Adapted from a recent online discussion.
DEAR CAROLYN: My brother and I are facing making some very difficult decisions for our mother, in her 90s, who lives alone still, but soon will need to be in assisted living or a nursing home.
My brother, “Calvin,” is Mom’s trustee and has her power of attorney, and he lives closer to her than I do. He visits more often, takes care of her legal affairs, and is spending a lot of time looking into long-term care options. I am very grateful for all the work he is doing. I visit Mom several times a year to help take pressure off Calvin, take Mom to doctors’ appointments, make her calls, organize her apartment, take care of issues in her condo, etc.
Tonight, she called upset that Calvin yelled at her about how much time he is spending on her, to his financial detriment. That’s his way — he emotionally ambushes people and then walks away from the damage he has done. Mom doesn’t want me to mention this latest episode to Calvin. People in the family tend to not want to confront him because they fear his anger, so he never faces the consequences of his actions.
Mom says I am the only one she can talk to about Calvin’s treatment of her, but she doesn’t want me to say anything to him or do anything about it. It’s hard to stand by and watch him treat her like that, no matter how many good things he’s doing. It’s crazy-making. Should I go against my mother’s wishes and say something to Calvin? Or just treat her complaining to me as venting?
— Mom vs. Brother
DEAR MOM VS. BROTHER: To what end would you talk to Calvin about this — to yell at him? To say, “You can’t do that”? To criticize his caregiving, when he’s giving the majority of the care?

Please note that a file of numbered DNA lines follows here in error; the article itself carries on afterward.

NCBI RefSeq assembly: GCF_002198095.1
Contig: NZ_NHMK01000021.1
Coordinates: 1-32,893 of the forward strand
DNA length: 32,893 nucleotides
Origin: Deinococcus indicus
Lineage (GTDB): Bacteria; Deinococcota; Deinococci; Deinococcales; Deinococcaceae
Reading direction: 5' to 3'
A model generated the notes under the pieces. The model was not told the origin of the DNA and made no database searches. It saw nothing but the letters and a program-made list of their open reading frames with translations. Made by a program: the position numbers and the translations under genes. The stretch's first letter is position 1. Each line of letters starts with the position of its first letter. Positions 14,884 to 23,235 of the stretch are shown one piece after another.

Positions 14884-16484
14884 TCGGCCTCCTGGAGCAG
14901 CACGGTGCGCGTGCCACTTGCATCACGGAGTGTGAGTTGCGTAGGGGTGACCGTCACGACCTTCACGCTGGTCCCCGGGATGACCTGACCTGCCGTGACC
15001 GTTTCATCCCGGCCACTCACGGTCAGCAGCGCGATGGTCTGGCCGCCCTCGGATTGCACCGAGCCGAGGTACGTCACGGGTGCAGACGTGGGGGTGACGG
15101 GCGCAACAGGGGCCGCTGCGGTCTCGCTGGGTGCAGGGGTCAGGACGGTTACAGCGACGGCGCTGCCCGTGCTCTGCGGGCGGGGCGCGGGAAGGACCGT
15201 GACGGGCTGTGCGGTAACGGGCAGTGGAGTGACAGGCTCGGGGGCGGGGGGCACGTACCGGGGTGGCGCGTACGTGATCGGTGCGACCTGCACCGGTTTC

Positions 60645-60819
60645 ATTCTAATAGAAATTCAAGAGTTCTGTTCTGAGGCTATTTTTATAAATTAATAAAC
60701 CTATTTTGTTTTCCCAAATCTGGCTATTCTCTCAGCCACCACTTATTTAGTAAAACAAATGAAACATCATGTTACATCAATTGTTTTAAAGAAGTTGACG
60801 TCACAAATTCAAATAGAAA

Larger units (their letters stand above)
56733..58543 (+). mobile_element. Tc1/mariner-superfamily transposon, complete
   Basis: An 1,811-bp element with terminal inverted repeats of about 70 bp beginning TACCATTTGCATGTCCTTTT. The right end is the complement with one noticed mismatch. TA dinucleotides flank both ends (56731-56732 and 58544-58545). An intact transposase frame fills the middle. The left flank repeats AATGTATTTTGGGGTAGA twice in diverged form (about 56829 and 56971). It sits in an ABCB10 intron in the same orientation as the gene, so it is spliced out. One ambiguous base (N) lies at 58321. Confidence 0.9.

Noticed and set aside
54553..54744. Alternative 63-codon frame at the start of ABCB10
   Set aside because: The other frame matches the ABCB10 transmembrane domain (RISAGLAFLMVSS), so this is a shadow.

Calvin’s emotional-ambush tactics are lousy, but don’t focus on that at the expense of giving his stress the attention it needs. He sounds overwhelmed. You’re spelling him when you can, and that’s good, but “a few times a year” is not significant respite care.
So, yes to talking to Calvin, but not about his outburst. Talk about the need to make these difficult decisions about your mother’s care sooner rather than later — because, as well as he cares for her, your mom’s needs apparently have grown beyond what he is able to, and should have to, carry alone.
Note, again — you’re not criticizing his care. Finger-pointing by the Sib Who Isn’t There can be a family-breaking offense. Just be mindful of how unfair it is that he’s been disproportionately affected by all of this, and listen to what he needs.
Also step up your involvement, assuming he’d welcome that. Go help Calvin find a good place for your mom. Research in-home and respite-care options to give Calvin some relief in the meantime. Where you can, contribute money toward this additional care. This isn’t mom vs. brother or sib vs. sib, this is mom vs. time, and mom’s side needs reinforcements.
Re: Calvin: If feasible, the family should consider hiring an elder-care case manager who can help with finding a place for mom and other issues that arise.
DEAR ANONYMOUS: Yes, thank you. U.S. Administration on Aging: eldercare.acl.gov